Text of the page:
These days the Web is full of memes, especially visual ones, and the photos from Curiosity will be fair-game. So far, most of them are fairly simple, but a few are worth a laugh; you can see a small collection over at dntechno.com. But the striking one is below – a nice statement about disrupting a truly pristine (if harsh) environment. Just wait until the mining equipment arrives in another decade or so.
Mars Photo Meme (via Facebook, http://aka.ms/redditcuriosity)
Satellite Image from MRO of Curiosity Landing in Gale Crater (NASA / August 5, 2012)
The landing of Curiosity on Mars was a nail biter but an amazing achievement in terms of technology. Ten years in the making and $2.5 billion dollars later, NASA was able to gently place a car-sized rover (about the size of a Mini Cooper) in Gale Crater, near the Martian equator. The actual target of its two year’s on Mars will be Mount Sharp, a 3.4 mile high peak in the middle of the crater with a wide range of Martian soil and rocks.
Talk about complex. The bouncing ball airbag approach would not do as Curiosity is too heavy. Instead, it entered the Martian atmosphere at 13,200mph, slowed by the Martian atmosphere and a heat shield and then a supersonic parachute. Once close to the surface, a unique “sky crane” fired rockets to hover above the ground and slowly lower the rover to the surface on huge tethers. Once done, the tethers where cut and the descent stage moved off to crash a safe distance away from Mar’s newest resident. Just about anything could have gone wrong but it all seems to have worked out exactly as planned.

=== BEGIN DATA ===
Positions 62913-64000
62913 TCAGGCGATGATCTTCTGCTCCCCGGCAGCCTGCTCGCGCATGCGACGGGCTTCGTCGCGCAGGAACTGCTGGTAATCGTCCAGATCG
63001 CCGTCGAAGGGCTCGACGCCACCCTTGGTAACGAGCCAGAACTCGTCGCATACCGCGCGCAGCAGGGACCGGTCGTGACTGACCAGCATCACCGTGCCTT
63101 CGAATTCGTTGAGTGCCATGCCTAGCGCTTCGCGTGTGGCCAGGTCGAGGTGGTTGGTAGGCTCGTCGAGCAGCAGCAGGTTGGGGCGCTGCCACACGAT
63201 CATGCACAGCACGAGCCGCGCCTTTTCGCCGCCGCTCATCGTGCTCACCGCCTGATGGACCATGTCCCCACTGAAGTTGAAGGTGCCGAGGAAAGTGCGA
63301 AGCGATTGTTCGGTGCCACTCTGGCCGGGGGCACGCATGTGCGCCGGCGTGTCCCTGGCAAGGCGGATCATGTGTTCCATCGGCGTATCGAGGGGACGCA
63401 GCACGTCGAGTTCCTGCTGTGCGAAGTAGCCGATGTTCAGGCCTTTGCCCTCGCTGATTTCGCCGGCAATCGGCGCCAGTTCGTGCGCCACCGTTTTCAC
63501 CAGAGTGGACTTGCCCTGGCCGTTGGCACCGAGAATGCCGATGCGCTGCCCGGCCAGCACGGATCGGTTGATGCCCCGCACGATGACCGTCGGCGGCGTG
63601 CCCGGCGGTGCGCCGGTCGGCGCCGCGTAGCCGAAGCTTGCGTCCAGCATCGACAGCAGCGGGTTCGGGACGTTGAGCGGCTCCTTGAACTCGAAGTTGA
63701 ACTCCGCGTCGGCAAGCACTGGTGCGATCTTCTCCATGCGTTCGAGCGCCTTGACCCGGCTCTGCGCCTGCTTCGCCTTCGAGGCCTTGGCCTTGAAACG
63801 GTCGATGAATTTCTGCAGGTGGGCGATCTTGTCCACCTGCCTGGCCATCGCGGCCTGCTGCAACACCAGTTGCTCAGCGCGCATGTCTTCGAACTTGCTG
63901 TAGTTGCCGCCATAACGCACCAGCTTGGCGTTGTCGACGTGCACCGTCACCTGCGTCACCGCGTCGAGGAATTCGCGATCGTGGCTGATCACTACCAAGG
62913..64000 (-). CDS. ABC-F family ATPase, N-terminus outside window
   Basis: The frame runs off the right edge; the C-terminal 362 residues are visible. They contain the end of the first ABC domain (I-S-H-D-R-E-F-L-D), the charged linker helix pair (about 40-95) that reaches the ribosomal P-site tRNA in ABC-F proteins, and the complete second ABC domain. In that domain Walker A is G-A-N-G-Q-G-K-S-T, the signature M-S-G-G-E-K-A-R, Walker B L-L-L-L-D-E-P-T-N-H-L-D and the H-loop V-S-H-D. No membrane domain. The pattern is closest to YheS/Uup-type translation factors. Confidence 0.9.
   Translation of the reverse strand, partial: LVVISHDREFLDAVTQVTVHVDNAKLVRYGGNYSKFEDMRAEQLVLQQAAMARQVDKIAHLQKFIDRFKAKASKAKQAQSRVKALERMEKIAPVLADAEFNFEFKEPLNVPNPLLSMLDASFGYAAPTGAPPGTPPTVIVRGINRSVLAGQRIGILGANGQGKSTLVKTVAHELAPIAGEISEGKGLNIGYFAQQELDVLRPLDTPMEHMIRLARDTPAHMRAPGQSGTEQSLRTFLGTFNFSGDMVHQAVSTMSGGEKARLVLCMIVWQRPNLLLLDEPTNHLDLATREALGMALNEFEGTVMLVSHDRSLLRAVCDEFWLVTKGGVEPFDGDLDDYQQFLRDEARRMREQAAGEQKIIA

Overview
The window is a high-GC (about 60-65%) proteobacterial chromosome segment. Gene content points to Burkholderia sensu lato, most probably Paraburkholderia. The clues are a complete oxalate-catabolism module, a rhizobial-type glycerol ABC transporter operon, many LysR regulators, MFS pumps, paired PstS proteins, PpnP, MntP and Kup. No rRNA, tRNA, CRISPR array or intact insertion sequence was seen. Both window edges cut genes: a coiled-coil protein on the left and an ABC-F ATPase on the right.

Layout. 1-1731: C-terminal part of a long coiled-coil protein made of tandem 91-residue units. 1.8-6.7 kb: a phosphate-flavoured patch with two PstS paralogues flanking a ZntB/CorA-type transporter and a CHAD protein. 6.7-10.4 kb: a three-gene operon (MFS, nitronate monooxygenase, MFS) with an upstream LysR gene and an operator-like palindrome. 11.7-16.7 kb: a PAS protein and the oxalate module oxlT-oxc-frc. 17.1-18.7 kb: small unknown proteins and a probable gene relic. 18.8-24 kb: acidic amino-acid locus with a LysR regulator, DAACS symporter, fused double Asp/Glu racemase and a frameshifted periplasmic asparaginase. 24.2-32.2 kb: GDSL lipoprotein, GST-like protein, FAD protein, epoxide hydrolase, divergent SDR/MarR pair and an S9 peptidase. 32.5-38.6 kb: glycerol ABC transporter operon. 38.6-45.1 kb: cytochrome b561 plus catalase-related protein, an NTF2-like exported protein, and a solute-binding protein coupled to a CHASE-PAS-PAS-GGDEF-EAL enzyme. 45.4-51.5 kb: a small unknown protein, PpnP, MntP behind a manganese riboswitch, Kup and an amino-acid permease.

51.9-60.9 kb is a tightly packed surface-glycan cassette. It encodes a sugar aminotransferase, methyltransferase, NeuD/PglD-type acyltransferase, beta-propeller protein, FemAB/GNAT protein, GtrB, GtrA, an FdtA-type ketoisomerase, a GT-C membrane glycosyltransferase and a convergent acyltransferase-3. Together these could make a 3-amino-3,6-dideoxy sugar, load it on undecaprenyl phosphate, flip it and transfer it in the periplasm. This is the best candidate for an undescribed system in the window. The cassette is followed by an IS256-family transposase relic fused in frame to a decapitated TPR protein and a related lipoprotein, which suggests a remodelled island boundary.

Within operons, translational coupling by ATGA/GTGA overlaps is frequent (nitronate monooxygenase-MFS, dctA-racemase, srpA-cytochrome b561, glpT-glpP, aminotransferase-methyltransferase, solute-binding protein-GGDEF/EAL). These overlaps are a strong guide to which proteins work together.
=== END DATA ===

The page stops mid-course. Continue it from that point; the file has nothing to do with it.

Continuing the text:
Some low res images came back immediately after the landing but detailed hi-res images will follow as it begins its two year exploration of the crater. Now that I have Apple TV, I streamed the entire event from UStream through a projector on my living room wall. An event like this deserves the biggest screen you can give it.
Curiosity Landing from MRO Satellite Closeup (NASA / August 5, 2012)
But most remarkable was that six minutes into Curiosity’s seven minute descent (the “seven minutes of terror”) the Mars Reconnaissance Orbiter (MRO) passed over the landing site, the Gale crater, and took a photo that captured Curiosity descending with its parachute deployed. It’s at the end of a 154 million mile journey and the MRO was only about 210 miles from Curiosity – NASA thought there was maybe only a 60% chance that they’d get a photo but they did.
A beautiful image of turbulence on the surface of Mars, a satellite view of a dust devil or whirlwind from Kottke.org. But surprisingly, there are many other images of this martian meteorological phenomenon if you do a quick image search on Google for mars dust devil.
Of course, when we were kids growing up in rural Oklahoma, we used to seek these things out (the earthly ones, that is), and run and try to stand in their paths. Most of the time they were miniature ones that had no effect; and the bigger ones never seemed to come that close in the vast expanse of desert behind my house. But every now and then we were “lucky” enough to get pummeled by sand, dirt, and small pebbles (one of my friends actually got a broken tooth in one) only to go home and get yelled at by our parents for looking like we had been in a whirlwind.
Well, we had.
Ariel View of a Dust devil on Mars